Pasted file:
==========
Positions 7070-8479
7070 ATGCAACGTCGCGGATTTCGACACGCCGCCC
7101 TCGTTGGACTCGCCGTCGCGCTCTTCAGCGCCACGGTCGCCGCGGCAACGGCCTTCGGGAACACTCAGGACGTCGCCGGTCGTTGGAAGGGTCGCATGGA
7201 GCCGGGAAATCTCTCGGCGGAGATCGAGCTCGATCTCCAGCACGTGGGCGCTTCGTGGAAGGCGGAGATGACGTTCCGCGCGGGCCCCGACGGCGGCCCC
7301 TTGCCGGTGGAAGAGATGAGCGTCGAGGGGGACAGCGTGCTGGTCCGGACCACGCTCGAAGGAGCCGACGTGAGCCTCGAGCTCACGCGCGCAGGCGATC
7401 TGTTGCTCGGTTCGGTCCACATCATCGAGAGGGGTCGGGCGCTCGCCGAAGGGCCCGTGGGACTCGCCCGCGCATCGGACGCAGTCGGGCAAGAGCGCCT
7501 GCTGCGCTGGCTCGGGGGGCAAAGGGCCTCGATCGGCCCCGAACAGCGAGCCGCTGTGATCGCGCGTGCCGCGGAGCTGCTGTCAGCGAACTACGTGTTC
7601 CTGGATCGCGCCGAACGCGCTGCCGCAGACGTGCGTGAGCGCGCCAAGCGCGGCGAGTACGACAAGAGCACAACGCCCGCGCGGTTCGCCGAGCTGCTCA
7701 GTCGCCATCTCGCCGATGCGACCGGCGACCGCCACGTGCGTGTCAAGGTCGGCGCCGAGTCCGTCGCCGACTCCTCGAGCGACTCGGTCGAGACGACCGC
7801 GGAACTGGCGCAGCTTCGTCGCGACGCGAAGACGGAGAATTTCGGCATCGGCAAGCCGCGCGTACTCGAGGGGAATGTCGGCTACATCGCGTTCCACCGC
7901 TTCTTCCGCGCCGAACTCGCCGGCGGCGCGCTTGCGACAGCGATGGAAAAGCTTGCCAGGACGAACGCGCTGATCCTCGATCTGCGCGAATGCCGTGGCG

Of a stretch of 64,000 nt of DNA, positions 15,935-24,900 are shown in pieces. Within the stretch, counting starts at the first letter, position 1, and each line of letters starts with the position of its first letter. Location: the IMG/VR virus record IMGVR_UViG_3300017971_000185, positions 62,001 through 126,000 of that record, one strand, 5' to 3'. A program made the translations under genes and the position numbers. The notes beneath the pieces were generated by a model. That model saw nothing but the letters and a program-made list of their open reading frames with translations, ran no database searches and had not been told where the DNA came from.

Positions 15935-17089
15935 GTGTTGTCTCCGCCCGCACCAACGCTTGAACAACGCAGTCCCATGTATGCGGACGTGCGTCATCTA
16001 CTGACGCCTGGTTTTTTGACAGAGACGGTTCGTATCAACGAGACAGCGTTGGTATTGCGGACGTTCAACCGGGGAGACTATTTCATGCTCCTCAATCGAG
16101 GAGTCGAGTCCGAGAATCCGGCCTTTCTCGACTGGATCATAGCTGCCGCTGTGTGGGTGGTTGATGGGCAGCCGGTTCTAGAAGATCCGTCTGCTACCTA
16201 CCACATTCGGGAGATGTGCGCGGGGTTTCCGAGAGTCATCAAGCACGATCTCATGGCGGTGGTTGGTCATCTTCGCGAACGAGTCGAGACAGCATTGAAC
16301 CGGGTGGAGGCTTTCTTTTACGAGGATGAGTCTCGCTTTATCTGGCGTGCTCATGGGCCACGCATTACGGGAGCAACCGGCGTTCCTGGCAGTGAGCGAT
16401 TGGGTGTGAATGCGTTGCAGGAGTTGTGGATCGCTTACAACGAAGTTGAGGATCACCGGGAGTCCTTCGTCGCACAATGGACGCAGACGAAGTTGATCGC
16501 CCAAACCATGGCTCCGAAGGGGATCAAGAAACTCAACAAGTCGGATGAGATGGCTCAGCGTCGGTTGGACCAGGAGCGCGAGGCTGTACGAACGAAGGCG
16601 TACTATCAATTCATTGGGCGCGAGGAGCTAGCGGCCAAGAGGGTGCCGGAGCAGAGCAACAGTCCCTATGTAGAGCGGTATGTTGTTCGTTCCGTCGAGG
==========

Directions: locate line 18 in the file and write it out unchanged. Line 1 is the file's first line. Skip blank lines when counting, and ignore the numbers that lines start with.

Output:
16301 CGGGTGGAGGCTTTCTTTTACGAGGATGAGTCTCGCTTTATCTGGCGTGCTCATGGGCCACGCATTACGGGAGCAACCGGCGTTCCTGGCAGTGAGCGAT